Gitanjali Rao, an 11-year-old Indian-American schoolgirl, was named as "America's top young scientist" for inventing a cost-effective, quick lead-contamination detector in water. The seventh-grade student was inspired by the large-scale lead contamination in water in Flint, Michigan, that came to light recently.The 11-year-old came upon the solution while browsing the website of the MIT Department of Materials Science and Engineering, she told ABC News. When she read an article on new technologies that could be used to detect hazardous substances, Rao decided to adapt it to detect lead. She sought the help of her parents, Bharathi Rao and Ram Rao, both engineers, her teachers and experts at local colleges.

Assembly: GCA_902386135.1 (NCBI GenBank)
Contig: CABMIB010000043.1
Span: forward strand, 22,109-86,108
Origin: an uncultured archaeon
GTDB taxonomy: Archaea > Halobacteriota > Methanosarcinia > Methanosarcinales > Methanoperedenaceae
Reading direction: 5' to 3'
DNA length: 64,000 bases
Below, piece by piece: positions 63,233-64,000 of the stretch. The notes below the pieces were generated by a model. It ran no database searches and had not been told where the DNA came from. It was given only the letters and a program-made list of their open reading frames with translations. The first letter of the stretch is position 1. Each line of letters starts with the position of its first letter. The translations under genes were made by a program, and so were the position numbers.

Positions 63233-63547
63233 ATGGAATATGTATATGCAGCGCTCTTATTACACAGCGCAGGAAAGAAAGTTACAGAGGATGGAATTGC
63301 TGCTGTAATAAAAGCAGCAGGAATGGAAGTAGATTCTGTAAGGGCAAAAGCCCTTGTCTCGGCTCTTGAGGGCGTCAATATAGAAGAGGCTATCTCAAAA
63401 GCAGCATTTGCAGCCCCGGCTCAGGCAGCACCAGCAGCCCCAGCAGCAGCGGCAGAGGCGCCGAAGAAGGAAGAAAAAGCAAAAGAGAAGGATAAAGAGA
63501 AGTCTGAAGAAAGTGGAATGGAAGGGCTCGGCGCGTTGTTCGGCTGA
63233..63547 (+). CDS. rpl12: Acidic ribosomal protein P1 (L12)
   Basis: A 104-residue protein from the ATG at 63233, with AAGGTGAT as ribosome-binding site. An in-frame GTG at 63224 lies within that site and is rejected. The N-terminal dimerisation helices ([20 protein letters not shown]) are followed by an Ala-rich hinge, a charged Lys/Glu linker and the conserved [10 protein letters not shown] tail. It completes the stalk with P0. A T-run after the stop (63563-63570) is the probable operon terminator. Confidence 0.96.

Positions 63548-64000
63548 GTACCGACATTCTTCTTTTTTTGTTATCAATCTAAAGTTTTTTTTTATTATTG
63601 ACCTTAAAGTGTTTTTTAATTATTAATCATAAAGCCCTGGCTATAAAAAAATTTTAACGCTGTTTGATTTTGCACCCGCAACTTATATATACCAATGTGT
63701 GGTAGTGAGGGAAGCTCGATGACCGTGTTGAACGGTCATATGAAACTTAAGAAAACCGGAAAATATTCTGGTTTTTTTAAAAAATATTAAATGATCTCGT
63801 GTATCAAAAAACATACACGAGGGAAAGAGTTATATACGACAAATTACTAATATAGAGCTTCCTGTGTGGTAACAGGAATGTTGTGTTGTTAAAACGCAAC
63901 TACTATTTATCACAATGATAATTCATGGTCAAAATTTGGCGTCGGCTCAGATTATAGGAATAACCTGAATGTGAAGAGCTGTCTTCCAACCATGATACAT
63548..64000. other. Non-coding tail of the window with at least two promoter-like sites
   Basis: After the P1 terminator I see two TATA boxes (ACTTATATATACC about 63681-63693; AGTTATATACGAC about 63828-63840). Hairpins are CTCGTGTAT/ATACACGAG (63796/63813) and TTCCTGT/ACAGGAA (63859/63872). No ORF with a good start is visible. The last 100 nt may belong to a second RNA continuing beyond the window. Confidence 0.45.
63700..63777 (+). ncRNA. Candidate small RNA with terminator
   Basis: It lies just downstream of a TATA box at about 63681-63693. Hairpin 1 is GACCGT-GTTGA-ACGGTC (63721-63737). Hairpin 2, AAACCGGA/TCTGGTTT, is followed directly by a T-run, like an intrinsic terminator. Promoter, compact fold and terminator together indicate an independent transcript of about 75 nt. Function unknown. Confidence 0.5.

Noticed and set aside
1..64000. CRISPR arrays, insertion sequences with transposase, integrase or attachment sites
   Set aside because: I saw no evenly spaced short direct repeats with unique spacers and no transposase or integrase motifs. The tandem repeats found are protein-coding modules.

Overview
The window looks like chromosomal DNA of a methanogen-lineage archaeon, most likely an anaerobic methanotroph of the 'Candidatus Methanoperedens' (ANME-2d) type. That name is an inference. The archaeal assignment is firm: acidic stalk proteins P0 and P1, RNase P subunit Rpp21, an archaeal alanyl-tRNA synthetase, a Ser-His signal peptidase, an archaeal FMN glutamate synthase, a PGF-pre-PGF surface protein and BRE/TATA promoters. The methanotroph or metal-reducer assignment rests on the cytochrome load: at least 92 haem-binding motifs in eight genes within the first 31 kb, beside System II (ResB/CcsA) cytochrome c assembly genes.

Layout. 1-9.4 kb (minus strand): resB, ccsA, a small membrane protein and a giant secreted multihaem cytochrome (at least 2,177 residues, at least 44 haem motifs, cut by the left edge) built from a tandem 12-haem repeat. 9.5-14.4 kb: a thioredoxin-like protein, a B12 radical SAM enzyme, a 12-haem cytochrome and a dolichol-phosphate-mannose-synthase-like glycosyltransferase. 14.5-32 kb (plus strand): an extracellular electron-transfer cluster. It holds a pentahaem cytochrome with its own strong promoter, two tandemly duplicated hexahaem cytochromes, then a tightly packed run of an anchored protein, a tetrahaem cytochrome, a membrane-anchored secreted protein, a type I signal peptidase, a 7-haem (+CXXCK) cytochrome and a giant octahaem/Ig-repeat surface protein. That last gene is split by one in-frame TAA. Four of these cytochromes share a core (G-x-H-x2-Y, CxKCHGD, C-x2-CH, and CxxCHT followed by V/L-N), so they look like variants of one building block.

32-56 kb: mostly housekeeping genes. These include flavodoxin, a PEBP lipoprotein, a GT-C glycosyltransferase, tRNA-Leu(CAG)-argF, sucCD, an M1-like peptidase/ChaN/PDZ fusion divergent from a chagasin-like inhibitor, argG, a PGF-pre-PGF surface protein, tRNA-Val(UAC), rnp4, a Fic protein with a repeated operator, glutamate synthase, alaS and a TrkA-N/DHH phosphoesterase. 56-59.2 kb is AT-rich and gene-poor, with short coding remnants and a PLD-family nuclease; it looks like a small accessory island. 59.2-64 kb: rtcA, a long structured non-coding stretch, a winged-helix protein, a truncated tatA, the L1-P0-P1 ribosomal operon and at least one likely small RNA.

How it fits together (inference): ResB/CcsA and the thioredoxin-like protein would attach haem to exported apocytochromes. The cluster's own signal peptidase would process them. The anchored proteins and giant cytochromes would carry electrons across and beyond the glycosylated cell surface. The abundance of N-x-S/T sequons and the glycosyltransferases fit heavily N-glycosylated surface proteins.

"It's not hyperbole to say she really blew us out of the water," Dr. Brian Barnhart, an Illinois school superintendent and one of the seven 3M judges, told ABC News. "The other nine kids, they were also such amazing kids, so for her to stand out the way she did with a peer group like this is like an exclamation point on top of it."
Gitnjali won $25,000 for taking the top position at the 2017 Discovery Education 3M Young Scientist Challenge.
He added: "She is the kind of young person that we can all look forward to what she's going to do for society."